“In addition I agreed to be the Honorary Secretary of Lisburn Mental Health Club, and organiser of their Lisburn Beacon House Club. I became part of the newly formed Ladies Committee of the Ulster Independent Clinic and became involved in the local branch of the Northern Ireland Council for Orthopedic Development where I had the opportunity to work alongside my husband Norman who was Chairman of the Development Appeals Committee. NICOD has since become the Cedar Foundation, continuing to support and empower children and adults with disabilities throughout Northern Ireland.

“It was here that I worked with 22 ladies who met each week and made handicrafts and sold them at an annual coffee party. We also took on large scale catering for events at Lisburn Council and Hillsborough Castle, a ball at City Hall, an evening supper garden party at Killyleagh Castle and weddings which generated a tremendous amount of money, raising around £10,000 annually for NICOD.

“It was during this time that I also trained with the Marriage Guidance Council in England (now known as Relate), served on various Presbyterian Church Committees including the Board of Social Witness, joined the Irish Council of Churches, and also began collecting for the RNLI.”

Always keen on gardening, writing and cooking, and having recently become mum to Adrienne in 1974, Pat miraculously found time to have hobbies and even entered competitions.

She explained: “I won £500 for writing an article on Motherhood 38 years ago and won several cooking competitions over the years. However my most important role was being a wife and mother and I couldn’t have done it all without the dedication and support of Norman. We did so much as a family for and with the community.

“Sometime later we built our dream house in Hillsborough and created a garden to accommodate our beloved alpine plants. I also enhanced my passion for gardening by becoming the Show Secretary of the Alpine Garden Society, a post I still hold some 30-plus years later”.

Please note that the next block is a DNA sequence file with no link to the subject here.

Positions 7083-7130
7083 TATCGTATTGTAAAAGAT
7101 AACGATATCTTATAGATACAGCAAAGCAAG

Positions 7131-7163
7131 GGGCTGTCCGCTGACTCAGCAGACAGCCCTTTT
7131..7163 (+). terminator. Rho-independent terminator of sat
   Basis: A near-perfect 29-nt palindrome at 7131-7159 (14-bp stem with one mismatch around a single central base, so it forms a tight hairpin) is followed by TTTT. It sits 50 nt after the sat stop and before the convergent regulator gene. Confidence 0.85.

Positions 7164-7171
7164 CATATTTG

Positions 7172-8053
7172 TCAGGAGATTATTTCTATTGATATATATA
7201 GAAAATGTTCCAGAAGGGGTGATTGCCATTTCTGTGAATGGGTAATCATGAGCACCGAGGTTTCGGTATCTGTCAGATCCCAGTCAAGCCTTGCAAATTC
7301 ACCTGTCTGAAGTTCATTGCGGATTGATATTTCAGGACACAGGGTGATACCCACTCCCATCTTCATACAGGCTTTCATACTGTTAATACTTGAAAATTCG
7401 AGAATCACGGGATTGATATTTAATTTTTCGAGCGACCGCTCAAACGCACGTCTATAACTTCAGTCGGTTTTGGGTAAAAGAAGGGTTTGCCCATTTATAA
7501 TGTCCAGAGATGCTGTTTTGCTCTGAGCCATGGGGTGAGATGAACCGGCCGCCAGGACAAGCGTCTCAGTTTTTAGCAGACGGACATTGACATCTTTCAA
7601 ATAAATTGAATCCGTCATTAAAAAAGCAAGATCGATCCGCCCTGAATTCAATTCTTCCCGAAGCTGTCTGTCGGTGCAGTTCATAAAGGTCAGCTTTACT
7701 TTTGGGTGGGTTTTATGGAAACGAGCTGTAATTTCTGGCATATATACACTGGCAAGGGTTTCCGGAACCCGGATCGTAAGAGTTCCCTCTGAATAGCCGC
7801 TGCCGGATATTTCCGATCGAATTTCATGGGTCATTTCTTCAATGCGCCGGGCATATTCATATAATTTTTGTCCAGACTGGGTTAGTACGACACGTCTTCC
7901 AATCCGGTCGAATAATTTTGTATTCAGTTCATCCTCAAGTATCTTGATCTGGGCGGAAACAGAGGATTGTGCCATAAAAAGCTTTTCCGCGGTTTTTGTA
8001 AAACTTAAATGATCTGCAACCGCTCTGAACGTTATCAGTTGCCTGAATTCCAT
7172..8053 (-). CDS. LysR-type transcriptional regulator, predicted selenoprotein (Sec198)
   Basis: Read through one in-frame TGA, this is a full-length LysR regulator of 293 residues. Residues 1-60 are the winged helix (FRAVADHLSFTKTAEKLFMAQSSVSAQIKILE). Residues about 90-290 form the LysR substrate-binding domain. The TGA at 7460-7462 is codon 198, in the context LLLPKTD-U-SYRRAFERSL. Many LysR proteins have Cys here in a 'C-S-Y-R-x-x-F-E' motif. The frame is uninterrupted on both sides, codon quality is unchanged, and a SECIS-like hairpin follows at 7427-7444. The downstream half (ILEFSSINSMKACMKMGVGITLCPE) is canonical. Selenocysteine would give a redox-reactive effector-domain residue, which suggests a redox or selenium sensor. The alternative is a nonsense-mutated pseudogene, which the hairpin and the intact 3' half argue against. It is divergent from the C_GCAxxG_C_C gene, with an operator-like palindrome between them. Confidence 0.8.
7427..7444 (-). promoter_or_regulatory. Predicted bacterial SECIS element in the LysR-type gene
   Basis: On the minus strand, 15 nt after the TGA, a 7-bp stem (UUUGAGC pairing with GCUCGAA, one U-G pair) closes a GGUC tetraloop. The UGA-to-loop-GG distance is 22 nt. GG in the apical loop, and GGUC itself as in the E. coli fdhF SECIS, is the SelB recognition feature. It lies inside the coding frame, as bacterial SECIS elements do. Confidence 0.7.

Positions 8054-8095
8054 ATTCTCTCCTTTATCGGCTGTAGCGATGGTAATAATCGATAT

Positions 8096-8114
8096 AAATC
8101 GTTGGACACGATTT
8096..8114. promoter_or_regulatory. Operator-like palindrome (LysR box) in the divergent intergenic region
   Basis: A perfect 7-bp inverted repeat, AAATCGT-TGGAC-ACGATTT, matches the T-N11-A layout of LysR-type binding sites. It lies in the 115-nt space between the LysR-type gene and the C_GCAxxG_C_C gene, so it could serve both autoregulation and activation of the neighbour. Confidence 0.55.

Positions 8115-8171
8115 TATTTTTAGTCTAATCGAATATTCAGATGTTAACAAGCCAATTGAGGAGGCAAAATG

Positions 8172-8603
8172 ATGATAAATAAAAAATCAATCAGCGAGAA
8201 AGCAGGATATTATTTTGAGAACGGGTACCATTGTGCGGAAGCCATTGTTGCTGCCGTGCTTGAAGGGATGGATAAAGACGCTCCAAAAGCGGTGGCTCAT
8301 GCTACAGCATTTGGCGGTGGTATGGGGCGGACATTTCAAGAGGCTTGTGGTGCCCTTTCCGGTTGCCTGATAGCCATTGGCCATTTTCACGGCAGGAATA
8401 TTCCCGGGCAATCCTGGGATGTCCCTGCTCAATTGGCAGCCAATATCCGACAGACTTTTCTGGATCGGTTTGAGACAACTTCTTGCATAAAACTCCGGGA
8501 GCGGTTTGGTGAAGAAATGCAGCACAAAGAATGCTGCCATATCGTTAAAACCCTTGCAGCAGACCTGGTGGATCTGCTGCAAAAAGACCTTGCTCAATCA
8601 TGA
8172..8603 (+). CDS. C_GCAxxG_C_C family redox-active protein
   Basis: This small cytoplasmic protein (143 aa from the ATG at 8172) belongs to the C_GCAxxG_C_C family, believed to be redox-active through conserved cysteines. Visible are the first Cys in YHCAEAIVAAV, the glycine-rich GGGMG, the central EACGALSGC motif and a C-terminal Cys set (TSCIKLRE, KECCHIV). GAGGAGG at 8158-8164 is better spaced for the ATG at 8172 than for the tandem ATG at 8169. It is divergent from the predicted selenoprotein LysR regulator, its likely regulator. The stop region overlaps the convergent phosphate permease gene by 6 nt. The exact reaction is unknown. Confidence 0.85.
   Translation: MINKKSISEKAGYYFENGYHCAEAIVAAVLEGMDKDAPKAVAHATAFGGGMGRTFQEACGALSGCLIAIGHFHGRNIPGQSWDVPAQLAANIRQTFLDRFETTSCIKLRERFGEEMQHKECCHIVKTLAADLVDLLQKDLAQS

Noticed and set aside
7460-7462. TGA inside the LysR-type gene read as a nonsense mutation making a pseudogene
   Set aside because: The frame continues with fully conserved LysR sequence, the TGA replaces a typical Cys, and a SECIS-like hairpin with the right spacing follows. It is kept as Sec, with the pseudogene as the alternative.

In recognition of her outstanding service to the Society she was awarded the ‘Award of Honour’ in 2012. Pat and Norman won three Farrer Memorial medals for exhibiting the best plant at the Ulster Alpine Show, held annually in April. The Scottish Rock Garden society also recognised Pat’s contribution to alpine gardening and recently awarded her Honorary Membership of their Society.

During the 1980s the Crossley family was on the move following Norman’s relocation for work and headed to Stranocum.

“We had many happy years in Lisburn and were honoured by the local Council with a Mayor’s Reception and presented with a Borough plaque when we left. However our move to Stranocum opened many new and rewarding doors for us as a family. Norman was the accountant in a Japanese venture in Ballymoney and I threw myself into even more charitable work.

“I joined the Ballymoney Branch of the MS Society some 30 years ago when we first moved to North Antrim, becoming the Hon Secretary and Welfare Officer, which is now the role of Support Officer, and so far have helped the branch to raise £250,000. I also personally raised over £9,000 doing a parachute jump at the grand old age of 67.”

Never one to rest on her laurels, Pat was the first Honorary Secretary of Gracehill Ladies Golf Club, she also became a Lay Assessor for Nursing Homes in the Northern Board area, she was elected as a North East Board Member of Stranocum Primary School – now Bushvalley Primary School - where she still sits on the Board of Governors and currently serves as Vice Chairman. She was ordained as an elder in First Lisburn Presyterian Church 38 years ago and was co-opted in Bushvale Church when she and Norman joined this congregation. For more than 20 years Pat has enjoyed arranging the flowers in Bushvale Church Sunday by Sunday.